Minuted:—“Read 7th Aug. 30li out of sec. ser.”
The letter mentioned and his petition. He says masters and men were so incensed against him that they denied him business. 3 pages.
||50. Memorial of Sir Jos. Tredenham [Controller of the Accts of the Army] to the Lord High Treasurer, as to the accounts of the paymasters general and others. The agents of the regiments evaded giving accounts of the money they received, calling themselves servants of the colonels, whereas they were paid out of the regimental money. Their salaries, then uncertain, should be settled. Some were paid out of off-reckonings, others received a man's subsistence out of each company, and others 2d. per pound for the full pay of the regiments they served. Dated 15 July 1704. 2 pages.|
||51. Petition of the late Comrs for sick and wounded seamen to the Lord High Treasurer, praying payment of their salaries and incidents in winding up the affairs of that commission. Those who had lived on the credit of receiving the same had in 6½ years received only 1½ years salary. Dated July 17, 1704.|
Minuted:—“26 July 1704. Mr Powys to enquire & inform my Ld [in] wt state Mr Poveys accots are & wt ballance remains upon ym.”
Three other papers connected therewith. 4 pages.
|52. Petition of Anthony Redhead, citizen and pewterer of London, to the Lord High Treasurer, to be enlarged from prison, &c., where he had been five years, for the penalty of a bond for 2,000l., given by him for the execution of the office of master and worker of the mint in the city of Norwich.|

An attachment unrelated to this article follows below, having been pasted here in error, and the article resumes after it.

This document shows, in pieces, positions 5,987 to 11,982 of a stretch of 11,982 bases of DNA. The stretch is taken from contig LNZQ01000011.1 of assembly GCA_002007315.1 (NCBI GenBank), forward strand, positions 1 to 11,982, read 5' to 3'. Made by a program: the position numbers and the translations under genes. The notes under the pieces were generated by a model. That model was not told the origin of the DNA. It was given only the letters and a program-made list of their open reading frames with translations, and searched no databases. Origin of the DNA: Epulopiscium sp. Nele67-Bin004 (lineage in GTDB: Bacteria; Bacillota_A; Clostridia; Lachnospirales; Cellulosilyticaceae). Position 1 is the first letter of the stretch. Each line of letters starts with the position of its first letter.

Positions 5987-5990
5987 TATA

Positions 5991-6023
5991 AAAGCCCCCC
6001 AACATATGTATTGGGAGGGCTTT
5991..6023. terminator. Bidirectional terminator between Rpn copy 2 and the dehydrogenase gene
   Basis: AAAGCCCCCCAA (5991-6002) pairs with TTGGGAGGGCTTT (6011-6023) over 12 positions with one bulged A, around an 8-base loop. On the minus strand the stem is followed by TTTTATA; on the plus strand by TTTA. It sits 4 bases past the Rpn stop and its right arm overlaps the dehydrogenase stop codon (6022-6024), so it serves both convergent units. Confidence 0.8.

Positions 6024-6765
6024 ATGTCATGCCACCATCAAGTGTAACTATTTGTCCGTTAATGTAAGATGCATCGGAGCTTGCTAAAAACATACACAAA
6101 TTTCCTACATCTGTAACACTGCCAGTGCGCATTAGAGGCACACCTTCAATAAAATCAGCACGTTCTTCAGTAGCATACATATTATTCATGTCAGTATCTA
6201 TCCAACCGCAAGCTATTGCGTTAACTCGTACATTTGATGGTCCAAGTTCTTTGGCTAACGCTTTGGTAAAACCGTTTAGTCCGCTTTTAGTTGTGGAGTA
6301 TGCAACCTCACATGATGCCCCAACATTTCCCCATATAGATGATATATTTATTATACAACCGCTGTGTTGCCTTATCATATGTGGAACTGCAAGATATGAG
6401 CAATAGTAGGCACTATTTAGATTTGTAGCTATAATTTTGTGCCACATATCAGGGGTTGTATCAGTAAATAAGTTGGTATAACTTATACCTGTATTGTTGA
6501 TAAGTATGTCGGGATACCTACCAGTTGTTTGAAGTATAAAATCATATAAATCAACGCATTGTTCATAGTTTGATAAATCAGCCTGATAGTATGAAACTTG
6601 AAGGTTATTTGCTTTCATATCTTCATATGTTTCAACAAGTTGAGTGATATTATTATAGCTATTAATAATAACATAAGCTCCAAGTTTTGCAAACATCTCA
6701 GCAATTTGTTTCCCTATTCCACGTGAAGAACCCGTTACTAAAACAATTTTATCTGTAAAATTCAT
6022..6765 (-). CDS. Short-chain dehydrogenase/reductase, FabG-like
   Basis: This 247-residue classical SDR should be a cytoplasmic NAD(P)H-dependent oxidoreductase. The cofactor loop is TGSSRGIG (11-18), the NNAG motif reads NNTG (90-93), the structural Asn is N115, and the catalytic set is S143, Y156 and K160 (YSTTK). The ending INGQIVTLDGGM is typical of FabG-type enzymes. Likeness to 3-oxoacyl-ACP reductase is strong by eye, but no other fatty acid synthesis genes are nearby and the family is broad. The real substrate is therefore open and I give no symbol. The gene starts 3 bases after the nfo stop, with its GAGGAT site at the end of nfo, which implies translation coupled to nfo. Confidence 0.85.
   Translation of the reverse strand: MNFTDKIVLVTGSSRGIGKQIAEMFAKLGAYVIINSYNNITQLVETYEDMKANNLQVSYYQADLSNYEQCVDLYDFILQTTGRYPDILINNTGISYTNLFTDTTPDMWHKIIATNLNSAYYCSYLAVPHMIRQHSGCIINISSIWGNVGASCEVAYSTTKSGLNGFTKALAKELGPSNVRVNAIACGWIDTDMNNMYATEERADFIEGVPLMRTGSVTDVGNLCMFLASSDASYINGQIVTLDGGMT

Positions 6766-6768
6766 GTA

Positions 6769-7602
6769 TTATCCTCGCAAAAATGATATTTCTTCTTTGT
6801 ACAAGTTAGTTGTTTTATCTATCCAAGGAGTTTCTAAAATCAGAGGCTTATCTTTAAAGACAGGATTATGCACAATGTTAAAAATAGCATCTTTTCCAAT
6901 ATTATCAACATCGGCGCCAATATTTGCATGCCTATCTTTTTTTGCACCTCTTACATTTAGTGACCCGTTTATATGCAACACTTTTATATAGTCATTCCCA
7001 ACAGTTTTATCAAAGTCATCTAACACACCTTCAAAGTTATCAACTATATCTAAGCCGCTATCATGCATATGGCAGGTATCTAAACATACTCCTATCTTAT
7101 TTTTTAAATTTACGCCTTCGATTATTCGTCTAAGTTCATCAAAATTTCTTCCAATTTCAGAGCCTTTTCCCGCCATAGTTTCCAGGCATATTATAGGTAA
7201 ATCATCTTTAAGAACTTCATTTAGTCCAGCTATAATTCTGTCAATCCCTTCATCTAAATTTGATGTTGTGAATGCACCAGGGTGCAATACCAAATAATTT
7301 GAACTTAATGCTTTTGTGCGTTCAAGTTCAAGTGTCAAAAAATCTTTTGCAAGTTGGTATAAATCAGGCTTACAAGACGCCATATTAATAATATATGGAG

Minuted:—“17 July 1704. Lett ye reports be lookt out, and when my Lord comes to towne send for Mr Newton.” 1 page.
||53. Report of the Comrs of the Navy to Mr Lowndes, on the petition of Anthony Sturt, cashier to the late Treasurer of the Navy, on account of victualling; touching his accounts. Dated 20 July 1704.|
Minuted:—“Direct Mr Sturt to hasten his voluntarily (fn. 1) charge to the comptr of ye victg.”
The petition. 2 pages.
||54. Letter of the Officers of Ordnance to the Lord High Treasurer, as to the allowances made by the Navy Board to widows and children of persons lost in the late storm. Dated 21 July 1704.|
Minuted:—“My Lord has no objection to these allowances, but send to Mr Borret to know what benevolence money has been collected, and how disposed.” 1 page.
||55. Petition of Sir James Hayes, Bart., to the Queen. Had been in the government service 30 years, viz., in Ireland as captain of Foot Guards in 1674, and in the wars of Hungary, Germany, and Flanders had sustained great losses, received many wounds, had a long imprisonment for debt, and sickness. He was admitted a pensioner in the foot guards. Prays a yearly pension. Dated 22 July 1704.|
Minuted:—“14th Aug. 1704. Sr James Hayes to have 5li. to carry him to Scotld. out of secret service mo. Paid eođ. die.” 1½ pages.